BANG! POW! BOOM! Comics in the United States are full of onomatopoeias that emphasize action. In addition, our comics encourage the reader’s participation with fun but unrealistic hero stories that focus almost exclusively on fast-paced intrigue.
It is pretty fair to say that due to the culture of the United States, we yearn for instant gratification. In both literary and cinematic art, we demand that it entertains us and that we can relate to it—but not too much. We demand that it allow us to see another person’s struggles without seeing our lack of response to those struggles.
While comics in the U.S. are impressive in their own right, Japan has taken a different route in some of its literary and cinematic art. Their art asks for the consumer’s empathy and relation to the everyday struggles of every person, including members of society that are often outcasts.
Houselessness has been a pressing issue of modern culture for centuries, and how each culture seems to deal with it varies widely. According to the Japanese Advocacy and Research Centre for Homelessness, there were at least 3,392 unhoused people in the entirety of Japan in 2017, although some nonprofits that work with the houseless think that number could be two to three times higher.
Either way, if one looks at Oregon alone, which is 1.5 times smaller than Japan, the houseless population is 15,876 as of 2022—a significant difference. When something is more visible, people will inevitably be more likely to complain about it, and this can very quickly lead to discrimination, stigmatization and an overall lack of empathy.
On the other hand, peoples’ perspectives are both consciously and unconsciously affected by how art portrays others. Comics in particular have a way of pulling the reader into the story. Scott McCloud, well-known comic expert and author of Understanding Comics: The Invisible Art called the cartoon a vacuum that pulls in our identity and awareness.
“We don’t just observe the cartoon, we become it!” McCloud wrote.
While it can be fun to live vicariously through fictional characters like Spiderman or the Hulk, their stories teach us little to nothing about regular struggles. Instead, comics in the U.S. gloss over everyday things and often rush on, never lingering on the things that make us human.
Japanese manga is often the opposite of this. While the story can include action and intrigue, it also glorifies normal experiences just as much, if not more.
Disappearance Diary by Hideo Azuma is one manga that meaningfully portrays the Japanese respect and glorification of everyday life. In this manga, we follow the author’s story as he walks away from his life as a manga artist and his family to be houseless.
Japanese houseless people may have chosen to be houseless because they want freedom—it is not necessarily related to income, addiction or mental health as we might see in the U.S.
Professor of Japanese Language and Literature at Portland State University Dr. Jon Holt recently gave a talk on Disappearance Diary. A possible reason that some Japanese people chose the freedom of being houseless is that “they felt a lack of connection with their families or work, so [they] decided to make their own life paths,” Holt said. One could definitely see this portrayed in Azuma’s personal story.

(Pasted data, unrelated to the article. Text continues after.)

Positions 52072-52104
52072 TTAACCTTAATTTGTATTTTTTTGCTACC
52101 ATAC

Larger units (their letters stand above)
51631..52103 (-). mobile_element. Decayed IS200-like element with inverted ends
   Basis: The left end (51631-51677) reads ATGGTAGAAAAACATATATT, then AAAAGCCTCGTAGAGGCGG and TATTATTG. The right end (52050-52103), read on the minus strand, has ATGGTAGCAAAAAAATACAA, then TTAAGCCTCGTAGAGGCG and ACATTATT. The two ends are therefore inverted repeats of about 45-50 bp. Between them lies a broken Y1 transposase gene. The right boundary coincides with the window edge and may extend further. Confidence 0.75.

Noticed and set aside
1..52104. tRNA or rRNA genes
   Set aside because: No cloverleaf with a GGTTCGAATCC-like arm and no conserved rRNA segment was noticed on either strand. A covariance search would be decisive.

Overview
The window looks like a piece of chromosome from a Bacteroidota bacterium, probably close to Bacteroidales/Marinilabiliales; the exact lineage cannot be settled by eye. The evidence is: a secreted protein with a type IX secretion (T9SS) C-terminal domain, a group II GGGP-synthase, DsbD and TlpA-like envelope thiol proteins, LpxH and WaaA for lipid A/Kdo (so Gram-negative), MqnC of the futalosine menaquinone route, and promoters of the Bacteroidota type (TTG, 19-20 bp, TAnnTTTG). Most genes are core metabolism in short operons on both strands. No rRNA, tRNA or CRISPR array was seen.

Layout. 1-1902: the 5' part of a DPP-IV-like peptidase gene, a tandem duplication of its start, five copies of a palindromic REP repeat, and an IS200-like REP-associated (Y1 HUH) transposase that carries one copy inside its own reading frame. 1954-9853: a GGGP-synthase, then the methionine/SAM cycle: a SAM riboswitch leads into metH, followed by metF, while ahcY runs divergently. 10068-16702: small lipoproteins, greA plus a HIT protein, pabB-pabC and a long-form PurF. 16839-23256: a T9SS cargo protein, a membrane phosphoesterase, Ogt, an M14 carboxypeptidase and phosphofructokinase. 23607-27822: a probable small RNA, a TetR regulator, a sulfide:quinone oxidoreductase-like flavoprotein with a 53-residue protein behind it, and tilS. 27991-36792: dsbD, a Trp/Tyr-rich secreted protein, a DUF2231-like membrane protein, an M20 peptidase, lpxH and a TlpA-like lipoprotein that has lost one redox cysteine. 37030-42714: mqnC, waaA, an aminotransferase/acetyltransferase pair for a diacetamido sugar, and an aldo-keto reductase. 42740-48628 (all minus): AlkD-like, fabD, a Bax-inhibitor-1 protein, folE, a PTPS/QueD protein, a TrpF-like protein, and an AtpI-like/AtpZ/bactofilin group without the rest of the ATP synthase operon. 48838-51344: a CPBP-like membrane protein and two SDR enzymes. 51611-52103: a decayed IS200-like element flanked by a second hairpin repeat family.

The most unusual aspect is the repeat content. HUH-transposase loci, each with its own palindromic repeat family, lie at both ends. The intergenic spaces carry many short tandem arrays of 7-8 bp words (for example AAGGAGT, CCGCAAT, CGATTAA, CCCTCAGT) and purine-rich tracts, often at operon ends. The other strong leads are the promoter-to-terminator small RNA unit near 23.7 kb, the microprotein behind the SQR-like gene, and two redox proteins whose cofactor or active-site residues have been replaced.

One can see an illuminating perspective of houselessness in the nitty-gritty aspects of how Azuma portrays himself in cartoon form—the monotony of searching for cigarette butts to smoke off the ground, the frustration from being constipated because all he had to eat for a while was radishes, the struggle to protect himself from the elements at night and the pure joy when he found good food during the day.
“The daily life of a houseless person—the daily life of an unemployed person—can be true art, true entertainment, or both for the Japanese,” Holt said.
Lack of empathy for others often comes down to ignorance. However, manga, like any comic medium, demands that the reader become the character, thus experiencing houselessness without actually experiencing it.
While houseless people in Japan still face their fair share of prejudice and discrimination, Disappearance Diary helps shape more positive perspectives. By comparison, we in the U.S. constantly fail to see the beauty in everyday struggles. Instead, we fight to get through them, and we definitely do not want to see it in our art. “We are allergic to the everyday,” Holt said.
While houselessness may continue to persist for centuries to come, art can become a vital tool in positively shaping perspectives. In the United States, we must learn to accept and revel in the everyday. We likely will never be able to shoot webs out of our hands or turn into a giant green monster when we get angry, but we can learn to see ourselves more clearly when artwork encourages the reader to slow down—and look at their existence and the existence of others.
Consuming art that demands empathy for the other strongly encourages one to demand empathy from themselves, and leads to more acceptance and appreciation for all of life’s struggles. We must embrace the mirror because, if we do not, we will not only be missing out on some of the most extraordinary art ever made, but we will also continuously fail to see the flaws in the way we see and treat others.